By Anne Thompson | Thompson on Hollywood October 9, 2012 at 12:14PM
To stay afloat as recession ad revenues plummeted, Variety slashed its most expensive name columnists and critics (including me) in favor of cheaper less-known writers and print support staff as it went behind an unforgiving pay wall and continued to churn out five print dailies plus one weekly edition. Compared to Variety, Deadline's operation is lean. The economies of scale that Finke lives by are one reason she is so successful. Variety has no clue how to function the way she does.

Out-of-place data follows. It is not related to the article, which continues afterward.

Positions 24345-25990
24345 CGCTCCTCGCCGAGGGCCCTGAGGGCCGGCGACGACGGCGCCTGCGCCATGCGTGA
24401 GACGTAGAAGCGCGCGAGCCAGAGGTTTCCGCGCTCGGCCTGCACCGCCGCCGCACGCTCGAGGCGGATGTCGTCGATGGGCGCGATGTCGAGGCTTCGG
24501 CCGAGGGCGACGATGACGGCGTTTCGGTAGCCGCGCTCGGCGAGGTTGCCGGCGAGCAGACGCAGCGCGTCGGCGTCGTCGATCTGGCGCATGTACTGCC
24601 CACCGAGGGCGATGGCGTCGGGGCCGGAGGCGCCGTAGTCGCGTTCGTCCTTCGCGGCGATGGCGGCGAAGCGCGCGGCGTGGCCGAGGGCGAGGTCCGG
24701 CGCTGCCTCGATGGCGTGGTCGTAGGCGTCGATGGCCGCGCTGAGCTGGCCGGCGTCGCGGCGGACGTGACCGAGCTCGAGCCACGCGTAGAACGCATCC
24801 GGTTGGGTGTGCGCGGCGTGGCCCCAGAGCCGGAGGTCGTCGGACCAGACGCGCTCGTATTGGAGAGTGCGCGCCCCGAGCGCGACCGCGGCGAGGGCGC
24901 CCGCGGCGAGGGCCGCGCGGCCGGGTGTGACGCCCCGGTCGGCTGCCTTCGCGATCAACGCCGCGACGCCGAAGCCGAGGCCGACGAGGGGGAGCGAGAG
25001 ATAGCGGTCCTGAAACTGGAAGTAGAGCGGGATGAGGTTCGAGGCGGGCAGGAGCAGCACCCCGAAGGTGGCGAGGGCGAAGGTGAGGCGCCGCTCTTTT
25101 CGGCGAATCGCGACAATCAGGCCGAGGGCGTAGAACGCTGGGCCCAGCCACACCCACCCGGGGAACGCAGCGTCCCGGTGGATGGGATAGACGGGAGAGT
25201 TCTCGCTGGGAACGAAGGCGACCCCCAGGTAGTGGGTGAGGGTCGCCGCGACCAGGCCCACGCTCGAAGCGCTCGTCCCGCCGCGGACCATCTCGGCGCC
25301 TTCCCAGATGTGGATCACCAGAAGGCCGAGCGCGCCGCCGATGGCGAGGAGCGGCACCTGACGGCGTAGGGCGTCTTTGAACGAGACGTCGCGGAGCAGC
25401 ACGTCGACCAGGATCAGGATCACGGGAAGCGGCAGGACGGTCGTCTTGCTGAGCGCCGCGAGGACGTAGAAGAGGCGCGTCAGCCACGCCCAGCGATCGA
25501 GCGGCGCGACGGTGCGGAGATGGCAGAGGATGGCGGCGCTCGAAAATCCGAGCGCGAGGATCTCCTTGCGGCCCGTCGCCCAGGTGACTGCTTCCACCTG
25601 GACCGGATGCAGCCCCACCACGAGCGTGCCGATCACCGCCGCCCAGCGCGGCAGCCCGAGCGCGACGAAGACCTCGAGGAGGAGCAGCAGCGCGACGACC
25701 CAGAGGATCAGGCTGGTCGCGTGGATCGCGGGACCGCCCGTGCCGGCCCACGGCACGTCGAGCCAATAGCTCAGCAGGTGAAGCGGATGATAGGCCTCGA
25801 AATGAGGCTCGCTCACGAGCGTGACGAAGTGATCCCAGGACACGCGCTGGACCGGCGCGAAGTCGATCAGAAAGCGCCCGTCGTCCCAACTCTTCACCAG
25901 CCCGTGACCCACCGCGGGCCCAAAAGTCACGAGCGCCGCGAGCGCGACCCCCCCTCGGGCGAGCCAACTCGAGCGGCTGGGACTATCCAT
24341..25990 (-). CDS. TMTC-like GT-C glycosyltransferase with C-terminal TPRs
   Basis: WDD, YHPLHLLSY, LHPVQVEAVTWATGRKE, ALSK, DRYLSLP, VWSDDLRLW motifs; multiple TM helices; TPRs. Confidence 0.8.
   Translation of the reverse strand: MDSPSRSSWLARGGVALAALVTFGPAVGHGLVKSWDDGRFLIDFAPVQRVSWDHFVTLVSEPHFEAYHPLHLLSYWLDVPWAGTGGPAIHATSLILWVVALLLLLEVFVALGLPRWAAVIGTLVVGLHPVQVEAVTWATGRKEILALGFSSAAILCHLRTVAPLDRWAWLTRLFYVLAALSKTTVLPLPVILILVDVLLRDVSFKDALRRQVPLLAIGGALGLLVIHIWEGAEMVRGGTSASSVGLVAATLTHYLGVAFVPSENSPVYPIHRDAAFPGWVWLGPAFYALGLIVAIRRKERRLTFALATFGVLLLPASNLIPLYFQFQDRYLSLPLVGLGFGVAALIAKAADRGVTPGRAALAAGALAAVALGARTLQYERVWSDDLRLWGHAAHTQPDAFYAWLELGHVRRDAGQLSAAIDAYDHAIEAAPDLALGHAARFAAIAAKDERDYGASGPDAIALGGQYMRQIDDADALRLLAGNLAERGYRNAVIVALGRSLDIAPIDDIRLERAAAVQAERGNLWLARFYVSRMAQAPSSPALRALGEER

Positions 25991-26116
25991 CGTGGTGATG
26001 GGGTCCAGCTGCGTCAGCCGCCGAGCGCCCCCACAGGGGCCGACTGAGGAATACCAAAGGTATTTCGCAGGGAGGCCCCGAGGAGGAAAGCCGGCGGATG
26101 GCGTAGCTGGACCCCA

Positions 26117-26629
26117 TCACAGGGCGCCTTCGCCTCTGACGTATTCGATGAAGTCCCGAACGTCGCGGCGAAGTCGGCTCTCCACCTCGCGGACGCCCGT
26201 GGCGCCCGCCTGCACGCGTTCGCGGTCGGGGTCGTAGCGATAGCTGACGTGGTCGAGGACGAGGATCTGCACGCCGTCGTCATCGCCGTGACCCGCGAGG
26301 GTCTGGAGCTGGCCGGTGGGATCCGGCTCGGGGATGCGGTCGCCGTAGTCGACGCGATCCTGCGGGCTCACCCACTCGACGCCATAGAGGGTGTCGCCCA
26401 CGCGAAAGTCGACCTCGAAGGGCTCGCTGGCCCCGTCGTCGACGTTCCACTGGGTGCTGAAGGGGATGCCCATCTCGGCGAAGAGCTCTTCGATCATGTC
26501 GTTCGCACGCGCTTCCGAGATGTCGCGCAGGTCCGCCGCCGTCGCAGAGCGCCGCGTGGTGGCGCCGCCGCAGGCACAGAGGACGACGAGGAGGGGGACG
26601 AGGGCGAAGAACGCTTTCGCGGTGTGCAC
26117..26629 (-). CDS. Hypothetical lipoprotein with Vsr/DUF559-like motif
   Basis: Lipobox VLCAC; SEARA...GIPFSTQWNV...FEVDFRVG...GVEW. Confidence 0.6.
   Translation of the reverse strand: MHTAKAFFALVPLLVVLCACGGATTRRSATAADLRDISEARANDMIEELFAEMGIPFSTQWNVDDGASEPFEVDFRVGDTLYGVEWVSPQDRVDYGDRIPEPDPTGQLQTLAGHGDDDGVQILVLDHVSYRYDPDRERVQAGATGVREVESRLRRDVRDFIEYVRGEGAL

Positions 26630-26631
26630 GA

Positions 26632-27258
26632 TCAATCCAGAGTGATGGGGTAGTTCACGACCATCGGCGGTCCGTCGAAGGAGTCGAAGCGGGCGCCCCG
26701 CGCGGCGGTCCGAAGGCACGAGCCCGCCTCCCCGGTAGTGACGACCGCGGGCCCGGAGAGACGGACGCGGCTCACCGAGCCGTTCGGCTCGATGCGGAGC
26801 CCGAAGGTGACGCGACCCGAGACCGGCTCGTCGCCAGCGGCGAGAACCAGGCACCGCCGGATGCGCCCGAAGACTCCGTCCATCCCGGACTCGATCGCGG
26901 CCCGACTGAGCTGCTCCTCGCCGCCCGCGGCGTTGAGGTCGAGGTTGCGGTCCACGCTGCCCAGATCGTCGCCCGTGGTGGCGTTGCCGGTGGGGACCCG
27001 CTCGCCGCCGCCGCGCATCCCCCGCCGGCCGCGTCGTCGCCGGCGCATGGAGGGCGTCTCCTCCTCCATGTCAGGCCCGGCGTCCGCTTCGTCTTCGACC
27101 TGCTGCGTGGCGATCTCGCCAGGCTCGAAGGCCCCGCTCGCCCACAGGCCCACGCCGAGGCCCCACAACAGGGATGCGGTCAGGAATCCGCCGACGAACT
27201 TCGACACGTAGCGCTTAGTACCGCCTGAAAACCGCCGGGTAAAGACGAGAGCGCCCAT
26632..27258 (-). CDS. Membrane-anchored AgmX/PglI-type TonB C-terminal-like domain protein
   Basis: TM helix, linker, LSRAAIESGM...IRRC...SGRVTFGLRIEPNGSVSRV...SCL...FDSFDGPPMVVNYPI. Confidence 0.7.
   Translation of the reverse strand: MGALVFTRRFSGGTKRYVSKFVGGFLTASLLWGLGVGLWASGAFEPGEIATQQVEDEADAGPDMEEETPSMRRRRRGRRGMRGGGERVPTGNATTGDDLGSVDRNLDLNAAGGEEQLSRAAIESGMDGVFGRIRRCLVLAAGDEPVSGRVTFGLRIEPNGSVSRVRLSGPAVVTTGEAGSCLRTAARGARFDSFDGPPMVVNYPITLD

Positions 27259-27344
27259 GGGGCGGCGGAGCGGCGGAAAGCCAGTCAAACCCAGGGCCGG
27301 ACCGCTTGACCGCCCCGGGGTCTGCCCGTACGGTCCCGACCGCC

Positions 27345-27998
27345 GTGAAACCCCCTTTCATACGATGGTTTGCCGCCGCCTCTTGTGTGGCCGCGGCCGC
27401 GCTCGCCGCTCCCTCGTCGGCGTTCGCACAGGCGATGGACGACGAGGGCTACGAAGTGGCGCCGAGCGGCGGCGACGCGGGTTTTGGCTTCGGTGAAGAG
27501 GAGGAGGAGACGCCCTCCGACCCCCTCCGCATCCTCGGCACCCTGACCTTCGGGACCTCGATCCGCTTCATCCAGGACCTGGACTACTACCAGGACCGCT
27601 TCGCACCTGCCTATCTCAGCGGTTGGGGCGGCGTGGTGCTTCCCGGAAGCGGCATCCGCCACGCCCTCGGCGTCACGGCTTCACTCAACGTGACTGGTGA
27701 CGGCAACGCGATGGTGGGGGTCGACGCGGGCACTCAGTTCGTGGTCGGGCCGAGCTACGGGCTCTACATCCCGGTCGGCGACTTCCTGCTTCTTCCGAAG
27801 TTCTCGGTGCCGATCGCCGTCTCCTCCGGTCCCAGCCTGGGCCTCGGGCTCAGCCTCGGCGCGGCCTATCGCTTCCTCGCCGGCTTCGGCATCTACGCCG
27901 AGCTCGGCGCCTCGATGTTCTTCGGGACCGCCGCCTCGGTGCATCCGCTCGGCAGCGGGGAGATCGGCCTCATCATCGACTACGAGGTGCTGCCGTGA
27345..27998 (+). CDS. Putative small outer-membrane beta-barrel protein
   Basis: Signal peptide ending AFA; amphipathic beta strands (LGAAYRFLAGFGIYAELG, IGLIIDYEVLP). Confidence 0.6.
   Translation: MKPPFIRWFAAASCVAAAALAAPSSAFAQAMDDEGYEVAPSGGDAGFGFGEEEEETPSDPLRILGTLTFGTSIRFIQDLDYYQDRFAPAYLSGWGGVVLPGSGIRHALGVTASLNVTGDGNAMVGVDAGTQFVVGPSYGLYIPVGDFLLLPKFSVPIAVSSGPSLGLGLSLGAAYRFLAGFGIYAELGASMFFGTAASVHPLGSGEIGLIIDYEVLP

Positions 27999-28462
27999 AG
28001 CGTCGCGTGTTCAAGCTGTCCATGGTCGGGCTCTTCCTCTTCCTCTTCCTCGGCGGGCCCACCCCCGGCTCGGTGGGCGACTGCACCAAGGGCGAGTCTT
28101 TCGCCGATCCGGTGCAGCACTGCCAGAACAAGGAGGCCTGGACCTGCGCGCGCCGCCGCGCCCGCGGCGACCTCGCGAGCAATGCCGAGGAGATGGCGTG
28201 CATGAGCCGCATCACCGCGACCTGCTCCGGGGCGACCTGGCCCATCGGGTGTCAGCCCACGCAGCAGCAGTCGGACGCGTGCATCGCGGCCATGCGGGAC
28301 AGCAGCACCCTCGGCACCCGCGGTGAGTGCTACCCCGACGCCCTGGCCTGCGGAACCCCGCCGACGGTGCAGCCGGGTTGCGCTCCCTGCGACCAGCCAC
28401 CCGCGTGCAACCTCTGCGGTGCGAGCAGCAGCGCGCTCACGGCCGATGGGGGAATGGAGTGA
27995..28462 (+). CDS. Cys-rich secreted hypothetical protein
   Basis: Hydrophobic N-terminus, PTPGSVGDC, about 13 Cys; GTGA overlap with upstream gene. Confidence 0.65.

Will Penske eventually put both brands under one bigger roof? I still see an advantage to dividing the two entities so that Finke's Deadline is an online breaking news operation while Variety functions as a softer print trade revenue producer, complete with Pete Hammond's awards mongering. Edited nuggets from the online content could add value to a weekly print edition.
UPDATE: Variety assets that Penske is buying include a massive ad sales operation and international news and reviewers around the world. What he will presuambly let go is the print daily, which would cause layoffs, although many would stay on board to manage a weekly edition. Steve Gaydos on the special features side --which is the source of Variety's millions--could be a pivotal player in the new order.